Canada — Saying he was “very frustrated” at people continuing to build campfires and discard cigarettes in the back country, Forests Minister Pat Bell said Thursday he’s going to throw the book at them.
With more forest fires burning in B.C. covering more ground than this date in 2003, the year of the devastating Kelowna fire, Bell said he may also order a total closure of the back country to travel during this extreme forest fire hazard period unless people change their habits.
Bell said he’s now unleashed 200 compliance and enforcement officers around the province, along with another 140 forests ministry staff and conservation officers who have been ordered to ticket everyone who is found around a campfire.
As nearly 4,000 firefighters, using 400 aircraft and hundreds of pieces of machinery try to get a handle on 825 current wildfires, Bell said the province is waging a successful battle. But he was disgusted to find that over the long weekend the public reported more than 300 campfires being lit by inconsiderate people.
“I am very frustrated about the things I see going on in our forests,” told reporters in what he promised will be a weekly briefing.
“I have now directed all of our compliance and enforcement staff to take a zero tolerance enforcement approach. There is not going to be any warnings any more for anyone caught in the bush, whether it is discarding a cigarette or lighting a campfire. It will immediately lead to a fine.”
Bell recounted an incident he personally encountered while camping last weekend in the Shuswap. He watched as some boaters came ashore near him and lit a roaring campfire in the bush. After donning a forest service hat and telling them who he was, they put the fire out.
The minister said he didn’t have a ticket book with him or else he would have given them a fine.
Bell said officers have already handed out 54 campfire tickets – worth $345 each – in three fire districts. Ministry of Forest staff also found 100 campfires, including five that had been abandoned and which could have easily caught nearby forests on fire.
But he’s now told staff to enforce a “zero tolerance” limit, and wants them to give a ticket to each person found around campfires, regardless of whether they were the ones who lit them or simply tend them.
Bell said he’s also worried about people entering the back country and getting caught behind fire lines. “We could ruin our record in terms of no loss of life,” he said.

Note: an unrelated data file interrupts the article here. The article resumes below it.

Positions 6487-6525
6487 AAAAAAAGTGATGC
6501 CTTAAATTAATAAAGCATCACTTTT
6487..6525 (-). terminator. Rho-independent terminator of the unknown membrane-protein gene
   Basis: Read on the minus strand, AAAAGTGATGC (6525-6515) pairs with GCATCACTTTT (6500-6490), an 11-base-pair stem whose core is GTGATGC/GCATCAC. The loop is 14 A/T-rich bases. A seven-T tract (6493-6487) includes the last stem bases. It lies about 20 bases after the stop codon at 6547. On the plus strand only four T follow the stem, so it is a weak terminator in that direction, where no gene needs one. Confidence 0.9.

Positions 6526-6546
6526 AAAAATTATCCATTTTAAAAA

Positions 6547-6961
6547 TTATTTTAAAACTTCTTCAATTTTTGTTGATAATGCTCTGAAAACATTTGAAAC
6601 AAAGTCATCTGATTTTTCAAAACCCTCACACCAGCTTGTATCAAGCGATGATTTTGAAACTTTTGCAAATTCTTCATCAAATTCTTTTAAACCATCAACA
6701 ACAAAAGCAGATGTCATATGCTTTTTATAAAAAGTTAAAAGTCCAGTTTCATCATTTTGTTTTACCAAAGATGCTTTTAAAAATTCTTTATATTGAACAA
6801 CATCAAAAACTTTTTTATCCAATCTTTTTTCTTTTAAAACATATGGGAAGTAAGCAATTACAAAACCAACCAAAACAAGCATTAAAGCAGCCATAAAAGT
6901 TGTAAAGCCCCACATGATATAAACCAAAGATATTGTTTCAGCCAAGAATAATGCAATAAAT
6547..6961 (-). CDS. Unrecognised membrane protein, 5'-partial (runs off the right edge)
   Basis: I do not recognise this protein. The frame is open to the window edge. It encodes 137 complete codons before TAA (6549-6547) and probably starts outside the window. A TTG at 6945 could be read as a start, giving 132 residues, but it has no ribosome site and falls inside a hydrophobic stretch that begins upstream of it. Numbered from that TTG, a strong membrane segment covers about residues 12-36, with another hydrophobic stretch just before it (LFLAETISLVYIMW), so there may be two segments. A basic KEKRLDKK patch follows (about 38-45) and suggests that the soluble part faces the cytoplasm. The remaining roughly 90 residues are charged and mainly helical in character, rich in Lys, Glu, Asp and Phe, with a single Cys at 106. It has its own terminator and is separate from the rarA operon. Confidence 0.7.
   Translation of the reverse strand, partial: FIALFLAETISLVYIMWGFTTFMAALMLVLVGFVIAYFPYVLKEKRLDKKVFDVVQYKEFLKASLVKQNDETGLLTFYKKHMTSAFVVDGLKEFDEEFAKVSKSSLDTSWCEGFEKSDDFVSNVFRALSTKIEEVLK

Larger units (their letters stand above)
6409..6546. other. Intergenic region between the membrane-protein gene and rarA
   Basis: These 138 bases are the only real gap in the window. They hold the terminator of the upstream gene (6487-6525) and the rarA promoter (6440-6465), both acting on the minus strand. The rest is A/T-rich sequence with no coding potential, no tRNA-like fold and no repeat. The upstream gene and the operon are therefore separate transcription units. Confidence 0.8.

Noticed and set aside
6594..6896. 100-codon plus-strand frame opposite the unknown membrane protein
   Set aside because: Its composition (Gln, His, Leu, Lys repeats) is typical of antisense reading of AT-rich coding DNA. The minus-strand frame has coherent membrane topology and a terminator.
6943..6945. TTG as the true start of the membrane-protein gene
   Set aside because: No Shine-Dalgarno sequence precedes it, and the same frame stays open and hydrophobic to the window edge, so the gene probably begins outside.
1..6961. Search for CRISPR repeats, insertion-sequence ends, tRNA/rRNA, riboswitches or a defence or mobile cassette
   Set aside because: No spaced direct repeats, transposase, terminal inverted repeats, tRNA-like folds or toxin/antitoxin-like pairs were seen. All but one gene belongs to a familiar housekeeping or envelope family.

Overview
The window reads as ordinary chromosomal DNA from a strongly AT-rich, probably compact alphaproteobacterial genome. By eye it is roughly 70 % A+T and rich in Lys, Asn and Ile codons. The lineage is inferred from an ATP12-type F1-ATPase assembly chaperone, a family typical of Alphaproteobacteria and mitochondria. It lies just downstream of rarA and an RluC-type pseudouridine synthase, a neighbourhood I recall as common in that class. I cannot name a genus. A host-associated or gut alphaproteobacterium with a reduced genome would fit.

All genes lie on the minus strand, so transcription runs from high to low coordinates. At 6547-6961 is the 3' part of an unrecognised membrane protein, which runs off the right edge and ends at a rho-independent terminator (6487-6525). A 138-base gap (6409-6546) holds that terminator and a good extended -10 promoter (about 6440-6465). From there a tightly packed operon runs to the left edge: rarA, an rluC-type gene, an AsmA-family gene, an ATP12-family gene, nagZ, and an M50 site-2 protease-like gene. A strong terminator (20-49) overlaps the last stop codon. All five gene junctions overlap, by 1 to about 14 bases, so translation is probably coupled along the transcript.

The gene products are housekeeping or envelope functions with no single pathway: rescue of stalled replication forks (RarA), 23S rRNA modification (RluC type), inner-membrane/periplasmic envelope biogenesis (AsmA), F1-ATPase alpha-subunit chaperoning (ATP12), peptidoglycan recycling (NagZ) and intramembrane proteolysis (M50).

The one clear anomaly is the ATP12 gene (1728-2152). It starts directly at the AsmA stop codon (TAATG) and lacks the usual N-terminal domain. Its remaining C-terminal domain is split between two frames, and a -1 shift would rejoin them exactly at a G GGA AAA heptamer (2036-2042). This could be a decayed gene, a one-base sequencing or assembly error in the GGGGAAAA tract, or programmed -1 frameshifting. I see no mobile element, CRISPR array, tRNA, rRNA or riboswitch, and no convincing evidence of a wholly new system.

Currently about 5,000 people have been evacuated around the province and another 4,000 are on alert.
Bell said so far this year there have been 2,326 wildfires in B.C., about 800 more than 2003.
Overall, at least 85,000 hectares have gone up in smoke, compared to 81,000 in 2003. However, only three homes have been destroyed in the Glenrosa fire in West Kelowna.
The cost to B.C. has been enormous: so far it has spent $134.5 million, far outstripping its original budget of $62 million. However, the minister said he also has statutory authority to spend whatever he needs and he will do so until every fire is out.
Bell said cooling weather this week has helped firefighters, but the long-range trend is for hot weather and he thinks matters will get worse.
Bell also rejected comments by an Australian firefighting expert who suggested B.C. is too quick to issue evacuation alerts and orders, citing more liberal evacuation policies of Australia and California.
“I totally reject that notion,” Bell said. “Australia is the jurisdiction that lost 169 lives last year. So we’re going to continue to be proactive, we’re going to continue to issue evacuation alerts and orders where appropriate.”
On the manpower front, Bell said the forest service decided not to call in the Canadian Forces for help, as they had done in 2003 when 1,000 soldiers helped mop up fires throughout the Okanagan.
Bell said the military said it could only provide 250 soldiers this year. Six weeks ago the forests ministry issued a call for people to train as firefighters and it received 550 applications. Of those, 250 are now on fire lines and the rest are completing their course training, the minister said.